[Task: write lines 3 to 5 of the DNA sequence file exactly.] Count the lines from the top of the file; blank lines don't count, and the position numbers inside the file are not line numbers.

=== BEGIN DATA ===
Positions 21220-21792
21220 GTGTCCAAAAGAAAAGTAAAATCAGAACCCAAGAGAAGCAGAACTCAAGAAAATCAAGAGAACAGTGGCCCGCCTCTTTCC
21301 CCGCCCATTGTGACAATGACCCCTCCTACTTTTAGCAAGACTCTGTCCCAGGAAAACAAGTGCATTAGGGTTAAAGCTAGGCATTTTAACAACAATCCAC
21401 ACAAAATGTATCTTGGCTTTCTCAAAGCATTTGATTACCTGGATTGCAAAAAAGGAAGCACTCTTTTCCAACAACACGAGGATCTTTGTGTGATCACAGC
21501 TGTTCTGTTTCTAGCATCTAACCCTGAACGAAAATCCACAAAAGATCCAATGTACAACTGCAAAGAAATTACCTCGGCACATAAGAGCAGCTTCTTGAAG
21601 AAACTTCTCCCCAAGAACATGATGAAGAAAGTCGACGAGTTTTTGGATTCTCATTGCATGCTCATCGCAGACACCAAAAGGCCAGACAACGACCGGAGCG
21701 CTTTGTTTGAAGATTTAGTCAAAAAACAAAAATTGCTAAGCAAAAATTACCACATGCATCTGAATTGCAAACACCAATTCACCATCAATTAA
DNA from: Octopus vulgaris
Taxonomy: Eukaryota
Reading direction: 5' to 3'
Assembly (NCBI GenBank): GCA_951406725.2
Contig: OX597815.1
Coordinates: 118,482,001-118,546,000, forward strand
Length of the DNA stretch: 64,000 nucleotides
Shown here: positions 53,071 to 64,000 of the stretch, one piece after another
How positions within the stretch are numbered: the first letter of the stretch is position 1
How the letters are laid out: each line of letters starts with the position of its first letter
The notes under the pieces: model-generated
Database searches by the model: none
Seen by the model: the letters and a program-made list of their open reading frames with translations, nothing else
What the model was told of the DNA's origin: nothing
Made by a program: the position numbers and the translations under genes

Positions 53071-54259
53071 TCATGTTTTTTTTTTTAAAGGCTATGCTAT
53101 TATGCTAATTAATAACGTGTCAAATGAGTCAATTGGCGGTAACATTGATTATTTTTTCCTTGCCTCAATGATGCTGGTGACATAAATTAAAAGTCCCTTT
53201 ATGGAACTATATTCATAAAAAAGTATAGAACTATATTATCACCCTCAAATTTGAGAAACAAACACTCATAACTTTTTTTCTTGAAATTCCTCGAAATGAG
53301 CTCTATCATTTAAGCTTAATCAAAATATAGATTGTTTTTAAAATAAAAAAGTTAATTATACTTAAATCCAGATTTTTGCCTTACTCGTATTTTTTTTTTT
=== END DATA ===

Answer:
21301 CCGCCCATTGTGACAATGACCCCTCCTACTTTTAGCAAGACTCTGTCCCAGGAAAACAAGTGCATTAGGGTTAAAGCTAGGCATTTTAACAACAATCCAC
21401 ACAAAATGTATCTTGGCTTTCTCAAAGCATTTGATTACCTGGATTGCAAAAAAGGAAGCACTCTTTTCCAACAACACGAGGATCTTTGTGTGATCACAGC
21501 TGTTCTGTTTCTAGCATCTAACCCTGAACGAAAATCCACAAAAGATCCAATGTACAACTGCAAAGAAATTACCTCGGCACATAAGAGCAGCTTCTTGAAG